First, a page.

We live in an age where air travel has become routine, where flying from one country to another is little different from taking a coach, where taking a plane trip is almost an everyday occurrence. And throughout, the ease of air travel has been accommodated by the advent of new aircraft — models that are technologically advanced and more fuel-efficient.
At the forefront of this revolution in the air are aircraft such as the Airbus A350, Boeing’s 777’s latest models, advancements to the latest Airbus 320 neo range and, significantly, Boeing’s 737-800 Max range. It’s this latest configuration of the world’s best-selling airliner that is at the centre of a largely world-wide grounding order — moves that come following two fatal plane crashes, the most recent involving Ethiopian Airlines.
For Boeing, one of the commercial advantages of its 737-800 Max range is that it builds upon proven technology and offers airlines an opportunity to increase profitability and range without having to incur the costs of fully retraining the flight crew. While that’s the marketing stratagem, there now appears to be concerns that the new technological advances are not without questions, as the Ethiopian crash and a previous one involving LionAir would suggest.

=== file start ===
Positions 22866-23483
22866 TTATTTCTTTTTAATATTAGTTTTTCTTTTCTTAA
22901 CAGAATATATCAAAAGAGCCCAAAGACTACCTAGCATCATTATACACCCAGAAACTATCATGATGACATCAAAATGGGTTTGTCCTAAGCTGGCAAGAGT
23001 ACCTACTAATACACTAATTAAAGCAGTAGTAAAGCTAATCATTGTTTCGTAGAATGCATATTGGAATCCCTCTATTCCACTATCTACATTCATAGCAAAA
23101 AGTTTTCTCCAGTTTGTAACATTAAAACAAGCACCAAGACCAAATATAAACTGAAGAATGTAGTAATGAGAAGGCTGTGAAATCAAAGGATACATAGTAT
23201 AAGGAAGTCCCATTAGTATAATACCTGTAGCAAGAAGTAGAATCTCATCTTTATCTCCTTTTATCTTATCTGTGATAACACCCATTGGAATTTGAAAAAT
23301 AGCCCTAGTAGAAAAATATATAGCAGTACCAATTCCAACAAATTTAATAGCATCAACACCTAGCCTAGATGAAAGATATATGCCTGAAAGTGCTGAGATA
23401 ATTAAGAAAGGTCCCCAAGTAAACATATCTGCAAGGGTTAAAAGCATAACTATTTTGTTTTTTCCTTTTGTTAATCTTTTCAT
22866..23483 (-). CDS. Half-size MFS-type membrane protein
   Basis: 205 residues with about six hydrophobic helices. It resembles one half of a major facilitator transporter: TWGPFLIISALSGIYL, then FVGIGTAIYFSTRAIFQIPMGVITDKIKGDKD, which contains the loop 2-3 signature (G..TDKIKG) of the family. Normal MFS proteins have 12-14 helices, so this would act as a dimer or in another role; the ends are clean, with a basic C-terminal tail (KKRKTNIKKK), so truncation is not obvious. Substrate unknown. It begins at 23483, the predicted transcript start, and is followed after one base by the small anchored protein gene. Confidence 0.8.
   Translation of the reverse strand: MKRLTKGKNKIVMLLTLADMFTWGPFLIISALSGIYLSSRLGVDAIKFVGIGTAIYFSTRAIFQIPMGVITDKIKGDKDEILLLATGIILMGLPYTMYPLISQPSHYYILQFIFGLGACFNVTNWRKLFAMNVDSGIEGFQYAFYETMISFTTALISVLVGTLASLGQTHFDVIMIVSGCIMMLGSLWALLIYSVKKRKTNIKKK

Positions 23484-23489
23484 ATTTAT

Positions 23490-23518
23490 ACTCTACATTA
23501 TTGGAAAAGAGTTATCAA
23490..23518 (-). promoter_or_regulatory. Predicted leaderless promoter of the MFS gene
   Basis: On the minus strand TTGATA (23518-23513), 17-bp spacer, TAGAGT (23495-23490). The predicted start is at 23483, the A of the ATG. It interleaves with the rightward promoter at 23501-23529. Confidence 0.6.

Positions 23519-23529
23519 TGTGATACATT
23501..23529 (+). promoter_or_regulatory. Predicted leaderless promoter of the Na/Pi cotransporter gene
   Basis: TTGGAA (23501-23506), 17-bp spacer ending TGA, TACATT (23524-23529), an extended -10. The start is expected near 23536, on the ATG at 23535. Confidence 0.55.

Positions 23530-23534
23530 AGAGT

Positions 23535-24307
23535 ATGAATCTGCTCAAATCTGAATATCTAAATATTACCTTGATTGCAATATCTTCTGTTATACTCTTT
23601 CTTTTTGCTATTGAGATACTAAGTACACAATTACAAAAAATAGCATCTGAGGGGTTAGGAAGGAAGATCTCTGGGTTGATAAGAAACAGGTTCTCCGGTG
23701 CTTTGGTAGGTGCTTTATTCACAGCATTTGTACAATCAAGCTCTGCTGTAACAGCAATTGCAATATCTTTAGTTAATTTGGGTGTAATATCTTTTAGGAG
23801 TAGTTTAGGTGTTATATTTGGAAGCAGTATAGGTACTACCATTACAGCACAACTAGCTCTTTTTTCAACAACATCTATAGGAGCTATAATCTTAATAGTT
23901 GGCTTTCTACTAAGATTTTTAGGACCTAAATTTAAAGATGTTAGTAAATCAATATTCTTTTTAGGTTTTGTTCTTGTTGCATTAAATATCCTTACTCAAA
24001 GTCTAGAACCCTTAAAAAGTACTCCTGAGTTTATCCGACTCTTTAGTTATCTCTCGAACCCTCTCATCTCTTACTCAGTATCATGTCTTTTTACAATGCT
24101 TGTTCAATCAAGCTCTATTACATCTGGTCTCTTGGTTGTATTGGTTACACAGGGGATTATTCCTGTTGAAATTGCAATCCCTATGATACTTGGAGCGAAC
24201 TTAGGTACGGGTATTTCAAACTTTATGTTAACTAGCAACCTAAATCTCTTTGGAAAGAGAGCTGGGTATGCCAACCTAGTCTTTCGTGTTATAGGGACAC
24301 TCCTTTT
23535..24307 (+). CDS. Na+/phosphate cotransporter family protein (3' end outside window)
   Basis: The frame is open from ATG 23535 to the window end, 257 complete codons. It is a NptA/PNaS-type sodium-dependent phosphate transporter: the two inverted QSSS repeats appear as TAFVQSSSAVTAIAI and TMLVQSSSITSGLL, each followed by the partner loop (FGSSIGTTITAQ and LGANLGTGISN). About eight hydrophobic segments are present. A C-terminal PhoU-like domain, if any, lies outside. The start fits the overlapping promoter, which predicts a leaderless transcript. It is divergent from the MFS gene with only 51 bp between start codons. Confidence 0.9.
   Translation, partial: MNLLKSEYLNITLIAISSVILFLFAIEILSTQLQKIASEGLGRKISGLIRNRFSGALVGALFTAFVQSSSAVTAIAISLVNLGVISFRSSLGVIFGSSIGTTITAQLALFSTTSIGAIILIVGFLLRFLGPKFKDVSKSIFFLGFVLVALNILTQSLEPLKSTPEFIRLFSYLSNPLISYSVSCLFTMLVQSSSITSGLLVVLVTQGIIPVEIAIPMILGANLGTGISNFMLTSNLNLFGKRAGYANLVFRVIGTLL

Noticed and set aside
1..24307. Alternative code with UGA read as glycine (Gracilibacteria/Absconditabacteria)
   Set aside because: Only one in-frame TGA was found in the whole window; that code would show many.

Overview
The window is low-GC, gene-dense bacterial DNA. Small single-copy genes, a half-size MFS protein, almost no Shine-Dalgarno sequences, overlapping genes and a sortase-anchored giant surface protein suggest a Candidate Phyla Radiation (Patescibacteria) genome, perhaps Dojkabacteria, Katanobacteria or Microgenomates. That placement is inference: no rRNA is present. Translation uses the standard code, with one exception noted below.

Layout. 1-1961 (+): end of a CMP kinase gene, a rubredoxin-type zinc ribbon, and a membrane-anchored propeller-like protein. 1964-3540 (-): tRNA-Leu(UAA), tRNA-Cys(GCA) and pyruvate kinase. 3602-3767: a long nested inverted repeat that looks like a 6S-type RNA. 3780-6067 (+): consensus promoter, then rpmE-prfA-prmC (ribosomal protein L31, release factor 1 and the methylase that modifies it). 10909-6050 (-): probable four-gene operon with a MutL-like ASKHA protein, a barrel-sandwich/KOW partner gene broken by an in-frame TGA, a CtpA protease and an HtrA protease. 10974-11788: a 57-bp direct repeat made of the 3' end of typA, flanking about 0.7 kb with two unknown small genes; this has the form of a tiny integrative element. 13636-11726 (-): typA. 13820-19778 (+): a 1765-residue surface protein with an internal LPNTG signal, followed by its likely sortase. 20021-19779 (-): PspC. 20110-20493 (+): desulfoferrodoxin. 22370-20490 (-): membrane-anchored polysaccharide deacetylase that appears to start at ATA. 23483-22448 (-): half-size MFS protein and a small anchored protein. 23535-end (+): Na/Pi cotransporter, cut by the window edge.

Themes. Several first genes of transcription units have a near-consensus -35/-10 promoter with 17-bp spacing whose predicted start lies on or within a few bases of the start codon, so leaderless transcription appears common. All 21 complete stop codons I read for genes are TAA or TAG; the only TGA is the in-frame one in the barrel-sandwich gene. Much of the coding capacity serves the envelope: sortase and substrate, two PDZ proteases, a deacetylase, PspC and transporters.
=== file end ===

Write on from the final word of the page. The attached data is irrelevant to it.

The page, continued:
While investigators are still seeking the root causes of both crashes, the pilots of both aircraft did request permission for emergency landings. Pilots elsewhere have reported that the nose of the plane lowers when the autopilot engages. For its part, Boeing has advised pilots to follow a procedure to counter the issue should it recur.
Above all, the safety of air passengers must be paramount when it comes to flying. Pilots themselves must have full confidence in their aircraft and ground service crew need to be fully conversant in every new directive issued by the manufacturer or federal regulators. And passengers must, by natural extension, be fully at ease knowing that the aircraft they are about to board has the fullest and most comprehensive proven safety record.
When it comes to the apparent issues facing the Boeing 737-800 Max — an aircraft that has generated some $600 billion (Dh2.2 trillion) in orders with several hundreds already delivered to airlines the world over — there can be no compromises that may be patched over by advisories to cockpit crews.
Should there be one element of doubt in this entire aviation equation, it is incumbent on regulators and airlines alike to ground aircraft models until such a time as that doubt is fully removed. The move to halt these aircraft from flying is prudent, regardless of the inconvenience caused. Safety trumps everything.